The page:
Music festival ‘in precarious position’

Tuesday, 9 April 2024 00:09

By Alexander Brock, Local Democracy Reporter

Organisers of a popular music festival in Birmingham have issued a heartfelt plea after the city council said it could no longer provide financial support.

Those behind the Birmingham Jazz & Blues Festival say the event has been left in an “incredibly precarious position” due to the situation and have recently launched a fundraising campaign ahead of its 40th year.

Jim Simpson, festival director, says Birmingham City Council has supported the event for more than three decades but warned the ability to organise the festival now hangs in the balance.

The council recently approved an alarming wave of cuts to local services, with cultural venues such as the Birmingham REP, Birmingham Royal Ballet and City of Birmingham Symphony Orchestra all being rocked by planned grant cuts.

On his fundraising page, Mr Simpson says Birmingham Jazz & Blues Festival has been a “beacon of music, entertainment and culture” in the city.

“However, this year, we face an unprecedented challenge that threatens the very existence of this significant event,” he continued.

“Birmingham City Council, currently grappling with financial difficulties, has announced drastic cuts to its budget for arts and culture and is unable to give any support whatsoever to The Jazz & Blues Festival.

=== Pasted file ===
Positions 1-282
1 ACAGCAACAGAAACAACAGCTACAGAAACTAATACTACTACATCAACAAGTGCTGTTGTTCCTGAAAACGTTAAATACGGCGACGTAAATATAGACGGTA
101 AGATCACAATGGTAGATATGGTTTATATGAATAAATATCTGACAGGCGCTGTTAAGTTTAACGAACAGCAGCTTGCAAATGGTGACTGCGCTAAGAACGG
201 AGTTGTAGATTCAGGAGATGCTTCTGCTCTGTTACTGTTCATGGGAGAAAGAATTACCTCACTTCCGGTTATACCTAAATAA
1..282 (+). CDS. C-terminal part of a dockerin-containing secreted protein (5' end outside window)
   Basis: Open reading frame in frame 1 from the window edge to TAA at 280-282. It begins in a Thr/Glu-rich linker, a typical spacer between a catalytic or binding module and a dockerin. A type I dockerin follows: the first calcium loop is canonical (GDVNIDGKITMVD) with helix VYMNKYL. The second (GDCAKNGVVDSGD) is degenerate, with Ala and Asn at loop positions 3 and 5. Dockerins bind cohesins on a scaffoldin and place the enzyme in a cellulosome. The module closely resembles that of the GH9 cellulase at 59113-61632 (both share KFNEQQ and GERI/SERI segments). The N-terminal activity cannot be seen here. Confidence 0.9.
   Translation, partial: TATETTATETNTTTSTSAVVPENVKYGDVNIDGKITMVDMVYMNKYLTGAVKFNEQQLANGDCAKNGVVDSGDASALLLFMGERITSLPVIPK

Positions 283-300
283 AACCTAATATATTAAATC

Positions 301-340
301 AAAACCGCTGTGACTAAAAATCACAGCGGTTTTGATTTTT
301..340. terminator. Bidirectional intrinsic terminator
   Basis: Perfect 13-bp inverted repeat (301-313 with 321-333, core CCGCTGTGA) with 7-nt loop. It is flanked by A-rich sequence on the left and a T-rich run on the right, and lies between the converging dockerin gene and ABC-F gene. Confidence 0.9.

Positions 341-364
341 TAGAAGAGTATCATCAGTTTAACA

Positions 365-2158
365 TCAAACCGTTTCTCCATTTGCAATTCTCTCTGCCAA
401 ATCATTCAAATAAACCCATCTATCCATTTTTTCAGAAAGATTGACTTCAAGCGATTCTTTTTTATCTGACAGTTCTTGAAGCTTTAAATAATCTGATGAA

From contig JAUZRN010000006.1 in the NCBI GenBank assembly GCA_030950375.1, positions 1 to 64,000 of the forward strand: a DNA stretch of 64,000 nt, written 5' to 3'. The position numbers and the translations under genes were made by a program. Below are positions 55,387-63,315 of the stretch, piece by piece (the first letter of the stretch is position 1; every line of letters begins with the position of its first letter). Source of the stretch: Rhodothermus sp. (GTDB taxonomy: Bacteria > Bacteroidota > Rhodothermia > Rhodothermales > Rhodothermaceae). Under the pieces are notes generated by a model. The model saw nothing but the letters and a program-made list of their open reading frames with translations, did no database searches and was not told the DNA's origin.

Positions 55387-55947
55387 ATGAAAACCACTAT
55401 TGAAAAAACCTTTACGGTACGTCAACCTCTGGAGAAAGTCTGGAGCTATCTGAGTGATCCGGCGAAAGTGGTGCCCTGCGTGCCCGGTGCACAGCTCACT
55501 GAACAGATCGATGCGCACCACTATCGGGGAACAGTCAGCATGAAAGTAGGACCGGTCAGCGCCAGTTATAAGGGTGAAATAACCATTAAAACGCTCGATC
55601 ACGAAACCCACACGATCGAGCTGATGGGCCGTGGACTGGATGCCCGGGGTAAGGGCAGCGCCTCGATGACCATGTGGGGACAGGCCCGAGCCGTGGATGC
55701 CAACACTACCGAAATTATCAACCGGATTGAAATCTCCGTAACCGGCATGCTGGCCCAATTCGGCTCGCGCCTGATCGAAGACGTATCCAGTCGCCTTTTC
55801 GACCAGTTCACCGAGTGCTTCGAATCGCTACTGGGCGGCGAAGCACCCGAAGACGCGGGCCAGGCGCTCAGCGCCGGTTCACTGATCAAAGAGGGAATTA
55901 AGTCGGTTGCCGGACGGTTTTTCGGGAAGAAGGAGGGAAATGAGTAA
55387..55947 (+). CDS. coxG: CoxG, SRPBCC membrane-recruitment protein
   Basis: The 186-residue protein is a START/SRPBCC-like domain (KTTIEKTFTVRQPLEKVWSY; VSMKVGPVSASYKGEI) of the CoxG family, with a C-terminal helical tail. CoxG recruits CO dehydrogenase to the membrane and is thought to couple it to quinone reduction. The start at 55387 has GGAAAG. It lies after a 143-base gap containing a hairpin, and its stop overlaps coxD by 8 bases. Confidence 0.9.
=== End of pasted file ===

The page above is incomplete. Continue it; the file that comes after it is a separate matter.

“Each year since 1985, the festival has had to apply to the council for one year’s funding at a time.

“For 39 years, the Birmingham City Council has been a crucial supporter of our festival and their decision to withdraw all funding puts the festival in an incredibly precarious position.”

He added: “Without this support, our ability to organise and present a festival of the quality we have all come to expect hangs in the balance.”

According to the fundraising page on GoFundMe, which has a target of £20,000, donations will go towards helping sustain the festival and covering essential costs, preserving free access and marking the event’s 40th anniversary.

“We understand that times are tough for many, but we believe that together, we can overcome this challenge and ensure that the Birmingham Jazz & Blues Festival continues to inspire, entertain and unite us for years to come,” Mr Simpson said.

Council leader John Cotton previously said culture cuts were an emblem of the difficult choices they have to make amid the need to also deliver frontline services to vulnerable people.

“In an ideal world I’d prefer not to be in this position but we are having to cut our cloth accordingly,” he said earlier this year.

“We’ve got lots of investment coming into this city, lots of people locating businesses and jobs here,” he insisted. “I think there’s conversations that we need to have around how we work together as a city as a whole, not just the city council, around protecting and supporting some of our cultural institutions.”

A spokesperson for the council said on Monday, April 8: “The council has supported this event for a number of years.

“Sadly, given our current challenges, it is not possible to offer financial support this year.”

The council’s bleak predicament is down to several issues including Birmingham-specific factors, such as a huge equal pay liability and the disastrous implementation of a new IT and finance system, as well as the rising demand for services and the impact of years of austerity.


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